The 2021 premiership cup hasn’t even been lifted yet, but for officials and supporters of the other 16 clubs, eyes are already on 2022.
But who will be among the contenders battling for a flag this time next year? Let’s take a look.
Melbourne and Western Bulldogs
Probably goes without saying that this year’s grand finalists will be among the mix next year, so let’s bundle them together.
This week’s grand final is certainly not a last run at a flag as it sometimes is for a grand finalist, both these sides are young and still have improvement in them.
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Melbourne seems to have struck that perfect team chemistry where everyone knows exactly what they need to do – and they do it. The forward line has only stabilised late in the season and will be even better with another year together.
The Dogs have done it the hard way this finals series after stumbling in the final few weeks of the home and away season, and will need to consolidate their backline mix next year.
These two teams are here to stay as premiership contenders for the next few years.
Straight-sets exits in two of the past three years. To be frank, they blew a golden opportunity last year to play a grand final on their home deck.
That could haunt them for years to come, but more finals heartbreak should strengthen their resolve.
Lachie Neale looks like he’s staying, and with young stars both in defence and up forward, the Lions will continue to be formidable for the next few years.
Two straight preliminary final losses at home, the most recent an embarrassing, no-contest performance against the Western Bulldogs.
After being the best team in the comp during the 2020 home and away season the Power was hit by injury this year and still found a way to sneak into the top two.
Recruits Aliir Aliir and Orazio Fantasia made them stronger, and they have the Brownlow medallist, Ollie Wines.
There’s still a lot to like about Port, but another season of failing to match it with the best teams will leave it in a precarious position.
All those years they had that star-studded line-up of top draft picks that couldn’t get it done, but now it looks as if coach Leon Cameron has developed a team with real grit.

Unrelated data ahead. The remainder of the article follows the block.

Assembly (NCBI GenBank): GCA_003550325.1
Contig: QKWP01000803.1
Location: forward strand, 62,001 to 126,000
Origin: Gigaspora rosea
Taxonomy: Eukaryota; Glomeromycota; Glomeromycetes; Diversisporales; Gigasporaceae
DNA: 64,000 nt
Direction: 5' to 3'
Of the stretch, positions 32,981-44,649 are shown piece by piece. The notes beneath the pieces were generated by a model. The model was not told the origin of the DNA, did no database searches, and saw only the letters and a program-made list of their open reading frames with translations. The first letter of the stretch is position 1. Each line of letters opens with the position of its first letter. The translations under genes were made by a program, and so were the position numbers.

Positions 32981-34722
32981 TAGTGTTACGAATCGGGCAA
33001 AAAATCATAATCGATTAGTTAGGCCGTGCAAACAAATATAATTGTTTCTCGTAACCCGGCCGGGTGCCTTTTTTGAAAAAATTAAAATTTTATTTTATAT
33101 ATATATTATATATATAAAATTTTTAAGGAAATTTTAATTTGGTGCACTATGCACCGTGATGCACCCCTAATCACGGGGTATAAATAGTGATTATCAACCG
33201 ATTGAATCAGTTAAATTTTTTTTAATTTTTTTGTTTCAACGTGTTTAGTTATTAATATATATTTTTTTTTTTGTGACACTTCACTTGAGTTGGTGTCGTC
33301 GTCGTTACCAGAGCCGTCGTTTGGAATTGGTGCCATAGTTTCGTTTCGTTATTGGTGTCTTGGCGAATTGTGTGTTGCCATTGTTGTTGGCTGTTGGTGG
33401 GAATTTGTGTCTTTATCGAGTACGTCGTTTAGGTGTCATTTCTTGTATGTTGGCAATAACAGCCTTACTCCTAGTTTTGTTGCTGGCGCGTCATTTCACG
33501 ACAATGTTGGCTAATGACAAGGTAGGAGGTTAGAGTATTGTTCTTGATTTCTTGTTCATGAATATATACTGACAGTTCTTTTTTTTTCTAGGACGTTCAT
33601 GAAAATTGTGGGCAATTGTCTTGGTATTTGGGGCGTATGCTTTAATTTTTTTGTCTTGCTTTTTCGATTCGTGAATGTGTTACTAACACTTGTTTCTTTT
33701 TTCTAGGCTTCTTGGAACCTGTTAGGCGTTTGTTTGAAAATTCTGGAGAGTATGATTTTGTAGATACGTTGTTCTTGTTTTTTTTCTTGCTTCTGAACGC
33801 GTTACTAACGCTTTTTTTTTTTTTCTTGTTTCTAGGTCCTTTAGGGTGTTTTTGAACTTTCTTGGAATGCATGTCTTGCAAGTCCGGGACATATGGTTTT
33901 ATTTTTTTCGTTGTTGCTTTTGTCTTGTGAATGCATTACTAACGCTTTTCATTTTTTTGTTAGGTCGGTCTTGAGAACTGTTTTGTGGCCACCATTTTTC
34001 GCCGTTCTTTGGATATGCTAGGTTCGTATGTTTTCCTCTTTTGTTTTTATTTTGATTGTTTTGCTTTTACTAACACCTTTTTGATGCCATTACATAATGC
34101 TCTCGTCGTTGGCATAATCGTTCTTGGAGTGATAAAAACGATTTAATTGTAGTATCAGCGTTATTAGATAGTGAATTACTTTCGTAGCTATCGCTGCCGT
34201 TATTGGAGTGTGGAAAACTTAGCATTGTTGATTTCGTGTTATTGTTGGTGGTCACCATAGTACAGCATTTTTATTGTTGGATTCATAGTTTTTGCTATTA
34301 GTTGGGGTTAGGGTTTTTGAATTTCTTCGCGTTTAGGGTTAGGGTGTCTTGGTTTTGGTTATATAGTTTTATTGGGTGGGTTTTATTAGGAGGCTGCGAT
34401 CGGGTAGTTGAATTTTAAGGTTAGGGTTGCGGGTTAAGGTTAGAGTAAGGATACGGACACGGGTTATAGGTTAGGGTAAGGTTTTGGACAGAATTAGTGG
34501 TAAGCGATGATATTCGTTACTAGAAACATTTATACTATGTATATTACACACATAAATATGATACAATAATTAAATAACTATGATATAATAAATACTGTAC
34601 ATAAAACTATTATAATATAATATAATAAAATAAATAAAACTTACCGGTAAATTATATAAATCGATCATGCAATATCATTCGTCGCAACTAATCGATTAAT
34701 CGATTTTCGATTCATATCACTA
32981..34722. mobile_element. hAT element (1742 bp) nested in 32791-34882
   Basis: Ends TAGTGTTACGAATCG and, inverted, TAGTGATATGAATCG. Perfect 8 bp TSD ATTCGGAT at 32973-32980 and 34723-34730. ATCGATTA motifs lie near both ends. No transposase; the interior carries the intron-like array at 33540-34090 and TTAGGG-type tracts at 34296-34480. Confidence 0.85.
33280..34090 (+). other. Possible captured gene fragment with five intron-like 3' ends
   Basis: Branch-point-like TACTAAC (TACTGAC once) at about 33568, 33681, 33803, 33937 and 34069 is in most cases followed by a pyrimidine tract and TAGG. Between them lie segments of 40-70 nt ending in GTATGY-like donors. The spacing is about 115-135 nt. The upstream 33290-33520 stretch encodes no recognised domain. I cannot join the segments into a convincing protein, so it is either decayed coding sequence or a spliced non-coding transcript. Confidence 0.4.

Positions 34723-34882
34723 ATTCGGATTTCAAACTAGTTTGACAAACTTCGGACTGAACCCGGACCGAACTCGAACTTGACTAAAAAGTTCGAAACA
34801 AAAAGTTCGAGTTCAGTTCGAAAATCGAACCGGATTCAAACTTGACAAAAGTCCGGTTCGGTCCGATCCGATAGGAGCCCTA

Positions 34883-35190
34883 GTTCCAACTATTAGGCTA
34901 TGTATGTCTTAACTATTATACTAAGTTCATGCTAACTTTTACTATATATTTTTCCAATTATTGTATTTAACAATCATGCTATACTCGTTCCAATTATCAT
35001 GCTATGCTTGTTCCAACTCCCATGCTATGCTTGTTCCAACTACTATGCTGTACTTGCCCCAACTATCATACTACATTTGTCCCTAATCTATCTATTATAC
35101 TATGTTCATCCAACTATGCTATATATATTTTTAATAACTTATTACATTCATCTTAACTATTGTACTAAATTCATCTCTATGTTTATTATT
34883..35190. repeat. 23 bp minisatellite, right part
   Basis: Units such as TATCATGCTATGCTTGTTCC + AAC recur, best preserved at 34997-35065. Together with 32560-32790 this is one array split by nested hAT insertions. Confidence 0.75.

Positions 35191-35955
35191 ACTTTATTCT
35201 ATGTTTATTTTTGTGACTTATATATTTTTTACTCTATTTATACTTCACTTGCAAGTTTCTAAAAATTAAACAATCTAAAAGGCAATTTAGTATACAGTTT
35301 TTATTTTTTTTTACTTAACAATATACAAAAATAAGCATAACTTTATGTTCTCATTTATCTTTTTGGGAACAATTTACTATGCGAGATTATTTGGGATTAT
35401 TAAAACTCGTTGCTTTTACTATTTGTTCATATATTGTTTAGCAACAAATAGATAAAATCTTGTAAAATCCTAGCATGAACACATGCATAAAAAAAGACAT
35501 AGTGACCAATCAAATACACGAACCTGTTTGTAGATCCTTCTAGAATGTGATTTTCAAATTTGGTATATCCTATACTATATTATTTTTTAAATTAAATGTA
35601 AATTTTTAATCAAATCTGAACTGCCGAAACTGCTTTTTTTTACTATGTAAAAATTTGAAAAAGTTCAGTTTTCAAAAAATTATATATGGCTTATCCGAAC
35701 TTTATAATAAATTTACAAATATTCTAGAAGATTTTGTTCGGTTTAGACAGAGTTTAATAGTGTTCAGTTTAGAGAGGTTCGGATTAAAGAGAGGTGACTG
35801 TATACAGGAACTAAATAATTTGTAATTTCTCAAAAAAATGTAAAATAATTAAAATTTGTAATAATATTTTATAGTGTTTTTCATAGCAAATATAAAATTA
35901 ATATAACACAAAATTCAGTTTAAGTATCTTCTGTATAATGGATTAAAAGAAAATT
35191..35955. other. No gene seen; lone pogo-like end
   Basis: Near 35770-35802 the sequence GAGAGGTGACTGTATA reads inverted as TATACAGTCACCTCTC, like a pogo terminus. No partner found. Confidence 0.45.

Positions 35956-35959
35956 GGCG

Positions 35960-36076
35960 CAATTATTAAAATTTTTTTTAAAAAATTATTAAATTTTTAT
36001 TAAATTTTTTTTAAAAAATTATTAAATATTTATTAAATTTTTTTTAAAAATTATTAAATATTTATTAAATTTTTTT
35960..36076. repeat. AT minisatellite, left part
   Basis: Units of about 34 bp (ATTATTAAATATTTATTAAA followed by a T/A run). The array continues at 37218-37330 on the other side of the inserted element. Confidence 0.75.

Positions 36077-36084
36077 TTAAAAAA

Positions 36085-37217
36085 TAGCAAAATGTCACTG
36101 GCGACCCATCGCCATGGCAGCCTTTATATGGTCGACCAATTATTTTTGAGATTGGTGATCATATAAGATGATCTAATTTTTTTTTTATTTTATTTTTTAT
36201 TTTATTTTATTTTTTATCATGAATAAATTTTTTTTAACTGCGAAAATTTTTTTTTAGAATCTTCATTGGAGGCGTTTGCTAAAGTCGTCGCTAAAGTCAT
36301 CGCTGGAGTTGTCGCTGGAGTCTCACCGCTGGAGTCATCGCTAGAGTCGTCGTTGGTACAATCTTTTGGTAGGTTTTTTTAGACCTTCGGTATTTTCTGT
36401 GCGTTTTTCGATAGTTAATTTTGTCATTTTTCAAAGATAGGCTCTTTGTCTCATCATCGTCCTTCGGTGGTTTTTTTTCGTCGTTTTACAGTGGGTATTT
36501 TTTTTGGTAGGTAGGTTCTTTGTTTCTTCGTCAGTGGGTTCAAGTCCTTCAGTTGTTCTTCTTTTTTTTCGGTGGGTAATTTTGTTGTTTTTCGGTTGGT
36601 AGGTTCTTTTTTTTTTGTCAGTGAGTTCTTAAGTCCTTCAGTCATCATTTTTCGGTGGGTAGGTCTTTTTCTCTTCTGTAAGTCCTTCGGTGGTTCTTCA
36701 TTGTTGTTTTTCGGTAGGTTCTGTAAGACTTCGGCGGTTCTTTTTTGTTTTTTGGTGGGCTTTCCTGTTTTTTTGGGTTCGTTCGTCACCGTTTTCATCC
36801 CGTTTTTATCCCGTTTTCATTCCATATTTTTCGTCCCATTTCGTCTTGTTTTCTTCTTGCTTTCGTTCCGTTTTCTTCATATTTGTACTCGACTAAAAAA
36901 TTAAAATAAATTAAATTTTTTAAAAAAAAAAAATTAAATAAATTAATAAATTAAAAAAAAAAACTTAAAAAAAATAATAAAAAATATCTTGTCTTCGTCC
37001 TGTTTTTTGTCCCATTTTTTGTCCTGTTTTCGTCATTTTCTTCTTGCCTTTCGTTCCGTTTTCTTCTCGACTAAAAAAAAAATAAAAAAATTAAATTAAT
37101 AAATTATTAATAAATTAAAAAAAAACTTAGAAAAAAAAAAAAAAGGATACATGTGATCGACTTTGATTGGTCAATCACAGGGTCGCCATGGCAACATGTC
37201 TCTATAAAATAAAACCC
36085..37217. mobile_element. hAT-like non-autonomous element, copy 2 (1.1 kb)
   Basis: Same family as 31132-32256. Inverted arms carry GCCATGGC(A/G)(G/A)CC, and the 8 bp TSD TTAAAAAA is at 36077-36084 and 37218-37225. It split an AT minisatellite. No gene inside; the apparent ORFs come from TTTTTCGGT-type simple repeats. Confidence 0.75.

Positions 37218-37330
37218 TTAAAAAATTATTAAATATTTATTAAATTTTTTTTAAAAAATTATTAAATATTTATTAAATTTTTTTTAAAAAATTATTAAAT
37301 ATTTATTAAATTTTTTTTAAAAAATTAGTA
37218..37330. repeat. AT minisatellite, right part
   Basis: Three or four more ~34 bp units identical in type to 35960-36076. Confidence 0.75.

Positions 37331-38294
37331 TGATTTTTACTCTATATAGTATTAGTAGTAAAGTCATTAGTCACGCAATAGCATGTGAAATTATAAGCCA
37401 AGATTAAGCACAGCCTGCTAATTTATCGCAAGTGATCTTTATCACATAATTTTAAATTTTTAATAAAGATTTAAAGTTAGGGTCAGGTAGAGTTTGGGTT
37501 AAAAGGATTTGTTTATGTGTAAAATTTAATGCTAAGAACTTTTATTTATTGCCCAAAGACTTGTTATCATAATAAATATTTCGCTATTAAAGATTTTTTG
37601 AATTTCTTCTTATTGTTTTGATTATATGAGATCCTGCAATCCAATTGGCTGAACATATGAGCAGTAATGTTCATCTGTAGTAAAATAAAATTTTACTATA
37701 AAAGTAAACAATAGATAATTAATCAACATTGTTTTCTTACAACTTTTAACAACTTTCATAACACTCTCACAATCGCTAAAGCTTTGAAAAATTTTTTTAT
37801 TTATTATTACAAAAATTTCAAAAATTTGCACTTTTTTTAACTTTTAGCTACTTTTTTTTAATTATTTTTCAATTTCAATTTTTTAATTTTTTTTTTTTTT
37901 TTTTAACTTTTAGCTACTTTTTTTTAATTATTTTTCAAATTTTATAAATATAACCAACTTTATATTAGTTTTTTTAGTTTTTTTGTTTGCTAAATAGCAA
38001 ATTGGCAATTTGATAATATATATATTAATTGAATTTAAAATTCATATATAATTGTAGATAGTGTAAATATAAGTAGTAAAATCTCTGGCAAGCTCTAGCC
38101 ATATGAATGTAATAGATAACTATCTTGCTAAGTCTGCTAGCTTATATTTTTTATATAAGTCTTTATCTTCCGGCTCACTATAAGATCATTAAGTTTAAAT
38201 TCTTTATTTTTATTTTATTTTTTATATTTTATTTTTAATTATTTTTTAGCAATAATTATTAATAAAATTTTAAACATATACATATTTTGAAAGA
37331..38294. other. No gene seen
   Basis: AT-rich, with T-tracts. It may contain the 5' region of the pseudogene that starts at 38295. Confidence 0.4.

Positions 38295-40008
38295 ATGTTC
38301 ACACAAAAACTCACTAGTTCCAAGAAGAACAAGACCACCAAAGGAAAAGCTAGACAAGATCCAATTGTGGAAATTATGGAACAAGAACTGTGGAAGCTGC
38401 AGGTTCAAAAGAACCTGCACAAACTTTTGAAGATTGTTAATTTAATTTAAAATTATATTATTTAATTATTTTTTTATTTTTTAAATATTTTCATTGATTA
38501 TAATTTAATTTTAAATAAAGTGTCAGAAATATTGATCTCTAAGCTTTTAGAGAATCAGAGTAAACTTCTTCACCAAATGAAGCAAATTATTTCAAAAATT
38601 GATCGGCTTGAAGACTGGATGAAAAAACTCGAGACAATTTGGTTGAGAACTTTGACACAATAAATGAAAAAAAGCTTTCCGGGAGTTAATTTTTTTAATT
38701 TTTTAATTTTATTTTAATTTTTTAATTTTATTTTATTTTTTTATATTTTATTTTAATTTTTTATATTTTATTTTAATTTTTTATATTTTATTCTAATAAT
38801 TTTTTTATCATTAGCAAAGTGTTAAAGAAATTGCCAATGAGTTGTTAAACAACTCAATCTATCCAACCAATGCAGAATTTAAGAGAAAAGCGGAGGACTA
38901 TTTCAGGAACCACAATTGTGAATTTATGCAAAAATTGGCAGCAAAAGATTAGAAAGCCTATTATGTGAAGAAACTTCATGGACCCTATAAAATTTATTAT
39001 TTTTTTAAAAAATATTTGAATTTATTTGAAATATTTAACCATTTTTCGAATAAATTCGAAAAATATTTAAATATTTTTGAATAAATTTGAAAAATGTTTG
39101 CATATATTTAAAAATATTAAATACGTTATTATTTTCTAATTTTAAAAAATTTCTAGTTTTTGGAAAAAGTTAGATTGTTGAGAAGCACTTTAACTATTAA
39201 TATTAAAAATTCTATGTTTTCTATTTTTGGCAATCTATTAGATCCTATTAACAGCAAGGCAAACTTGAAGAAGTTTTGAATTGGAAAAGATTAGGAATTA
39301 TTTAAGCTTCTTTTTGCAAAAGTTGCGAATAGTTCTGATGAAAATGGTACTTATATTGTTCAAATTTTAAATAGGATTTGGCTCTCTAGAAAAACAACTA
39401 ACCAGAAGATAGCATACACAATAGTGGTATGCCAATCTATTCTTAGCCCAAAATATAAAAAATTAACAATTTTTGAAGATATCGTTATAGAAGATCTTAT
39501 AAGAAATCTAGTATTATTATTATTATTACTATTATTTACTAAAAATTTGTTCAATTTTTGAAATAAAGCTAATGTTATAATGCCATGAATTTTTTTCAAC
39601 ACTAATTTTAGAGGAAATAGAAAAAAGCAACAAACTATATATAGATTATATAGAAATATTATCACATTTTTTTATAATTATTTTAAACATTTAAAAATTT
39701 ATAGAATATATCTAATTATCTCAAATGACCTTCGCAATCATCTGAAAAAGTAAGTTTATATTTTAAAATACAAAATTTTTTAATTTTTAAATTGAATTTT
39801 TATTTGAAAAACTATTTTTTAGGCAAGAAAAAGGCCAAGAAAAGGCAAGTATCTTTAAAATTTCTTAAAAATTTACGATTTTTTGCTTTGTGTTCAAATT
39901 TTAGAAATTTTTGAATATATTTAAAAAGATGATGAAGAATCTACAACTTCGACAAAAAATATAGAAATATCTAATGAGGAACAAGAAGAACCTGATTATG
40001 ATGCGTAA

They won four of their last five to clinch a finals berth, including a brilliant against-the-odds win against Geelong missing half their best team. Their elimination final win over Sydney was absolutely brilliant.
The Giants lost Jeremy Cameron but gained Jesse Hogan in attack, while the no-name backline really stood up.
They seem to get smashed by injuries every year, but with a cleaner bill of health next year, should be pushing for the top four again.
The rejuvenation of the Swans over the past few years is really starting to bear fruit.
There are young guns everywhere you look and they continue to blood new players. The fact they had the first three nominations for the Rising Star award this year shows the real depth they are developing.
Is 2022 too soon to consider them genuine premiership contenders? Possibly, but they were excellent against the best teams this year, beating Brisbane, Geelong, Western Bulldogs and the Giants. But they had poor losses against also-rans such as Gold Coast and Hawthorn.
Buddy Franklin will hit the 1000-goal mark early next year, and while George Hewett’s expected departure will be a loss, the Swans are really building.
You can blame injuries, but it was clear almost all season that the hunger just wasn’t there for Richmond this year.
No club in the modern era has been able to win more than three flags in the same period. Can they find a way?
Their backline will need bolstering after the retirements of David Astbury and Bachar Houli, but the big issue for Richmond over summer will be finding that determination to apply fierce pressure all over the ground.
Maybe a longer off-season will do the trick. They should be much better in 2022.
They finished a game and significant percentage out of the eight, but the Saints could just be that team that bolts up the ladder just as Melbourne did this year.
Jack Steele needs more help in the midfield, and they just can’t seem to win games without Paddy Ryder in the ruck, which is a worry because he’ll be 34 by the time the new season starts.
But with Max King finding his feet up forward, the Saints can take big strides. They beat the likes of the Giants, Brisbane and Sydney, but were let down in too many games by woeful kicking for goal.
There was plenty to like about the Bombers in Ben Rutten’s first year in charge. They blooded plenty of good kids and Darcy Parish went to a new level in the midfield.
Peter Wright was a good addition in the forward line, but is that a long-term solution?
Maybe 2022 is too soon for a flag, but they should be pushing towards top four.
The biggest off-season in two decades coming up at Kardinia Park. The Cats really have to decide whether they can still contend with this list.
It’s hard to see where the improvement comes from to go the next step. It will need to come from game style rather than personnel, because it’s clear their controlled ball use game plan doesn’t stand up in finals.
Plenty of experts rated Fremantle’s season a flop, but given the heavy toll of injuries, there is a lot to be optimistic about.
The likely loss of Adam Cerra will be a big blow, but the Dockers are a fairly young group that are really starting to come together.
Like St Kilda, goalkicking accuracy was particularly costly, especially when you finish a game (and even more percentage than St Kilda) out of the eight.
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